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Hyperion Records

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Saint Cecilia. Seventeenth-century Roman School
Reproduced by permission of The Trustees, The National Gallery, London
Track(s) taken from CDH55327
Recording details: January 1989
St Jude-on-the-Hill, Hampstead Garden Suburb, London, United Kingdom
Produced by Mark Brown
Engineered by Antony Howell
Release date: November 1989
Total duration: 24 minutes 42 seconds

'For those to whom Purcell's unfailing sensitivity and inventiveness in the setting of English texts is a constant miracle, the problem with this series is knowing where to start' (Gramophone)

'Highly desirable additions to any Purcell collection' (The Times)

Who can from joy refrain?, Z342
24 July 1695; Birthday Ode for the Duke of Gloucester
author of text
probable author of text

Overture  [4'27]

Introduction  EnglishFrançaisDeutsch
Purcell’s last Occasional Ode, Who can from joy refrain?, was written for the birthday, on 24 July 1695, of the six year-old Prince William, Duke of Gloucester, son of Princess (later Queen) Anne. The Queen had eighteen children, all of whom died in infancy except Prince William; his life reached only to the age of eleven. The performance took place in Richmond House, Kew, and was given by a select number of the royal musicians. The Ode contained an important trumpet part, whose warlike tones particularly appealed to the young Prince, and this part was played by the trumpet virtuoso John Shore. The work is far more typical of the majority of Purcell’s two dozen Odes than Hail! bright Cecilia, being written for a relatively small group of performers. Four of the singers are named on the autograph manuscript, and they seem to have taken both the solos and the choruses. The instruments all appear to have been played one to a part. The inclusion of woodwind instruments (other than recorders) was a fairly recent development for Purcell, and in this case his clearly indicated writing for a small oboe band (two oboes, tenor oboe and the recently introduced bassoon) was particularly effective.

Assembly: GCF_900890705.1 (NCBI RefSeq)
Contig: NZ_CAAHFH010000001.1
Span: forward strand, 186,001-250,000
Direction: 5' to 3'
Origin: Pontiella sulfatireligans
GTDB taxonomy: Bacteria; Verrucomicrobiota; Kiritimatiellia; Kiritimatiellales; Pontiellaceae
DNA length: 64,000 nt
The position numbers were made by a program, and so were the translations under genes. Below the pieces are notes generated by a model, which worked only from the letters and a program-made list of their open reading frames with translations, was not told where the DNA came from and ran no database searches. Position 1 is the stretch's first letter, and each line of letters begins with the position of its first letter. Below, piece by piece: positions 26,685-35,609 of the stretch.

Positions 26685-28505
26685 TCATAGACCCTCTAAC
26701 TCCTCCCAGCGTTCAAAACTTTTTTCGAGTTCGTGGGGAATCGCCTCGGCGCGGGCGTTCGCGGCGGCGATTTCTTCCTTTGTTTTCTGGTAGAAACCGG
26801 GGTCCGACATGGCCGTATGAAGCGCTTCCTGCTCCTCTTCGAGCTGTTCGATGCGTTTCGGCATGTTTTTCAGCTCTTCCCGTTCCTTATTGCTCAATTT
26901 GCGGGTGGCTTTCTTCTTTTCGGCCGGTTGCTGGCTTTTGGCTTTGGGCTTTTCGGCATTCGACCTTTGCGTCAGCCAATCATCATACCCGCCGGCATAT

‘The Duke of Gloucester’s Birthday Ode’ shows so much that is wonderful in Purcell’s writing: the Overture contains a marvellously rich slow section before the canzona returns, and the solo movements all feature music of the highest order. ‘A Prince of glorious race descended’ in particular demonstrates one of Purcell’s familiar techniques, and one that he used to great effect in so many of his Odes. The movement begins with a ground bass and solo voice, and then, at the mid-point, is transformed into a ravishing four-part string ritornello. The last movement too is a compositional tour de force: Purcell’s extraordinary Chaconne alternates and mixes voices and instruments in a wonderful variety of textures and rhythms.

from notes by Robert King © 2010

Other albums featuring this work
'Purcell: The Complete Odes & Welcome Songs' (CDS44031/8)
Purcell: The Complete Odes & Welcome Songs
MP3 £35.00FLAC £35.00ALAC £35.00Buy by post £38.50 CDS44031/8  8CDs Boxed set (at a special price)  
'The Essential Hyperion, Vol. 1' (HYP12)
The Essential Hyperion, Vol. 1
This album is not yet available for download HYP12  Super-budget price sampler — Deleted  
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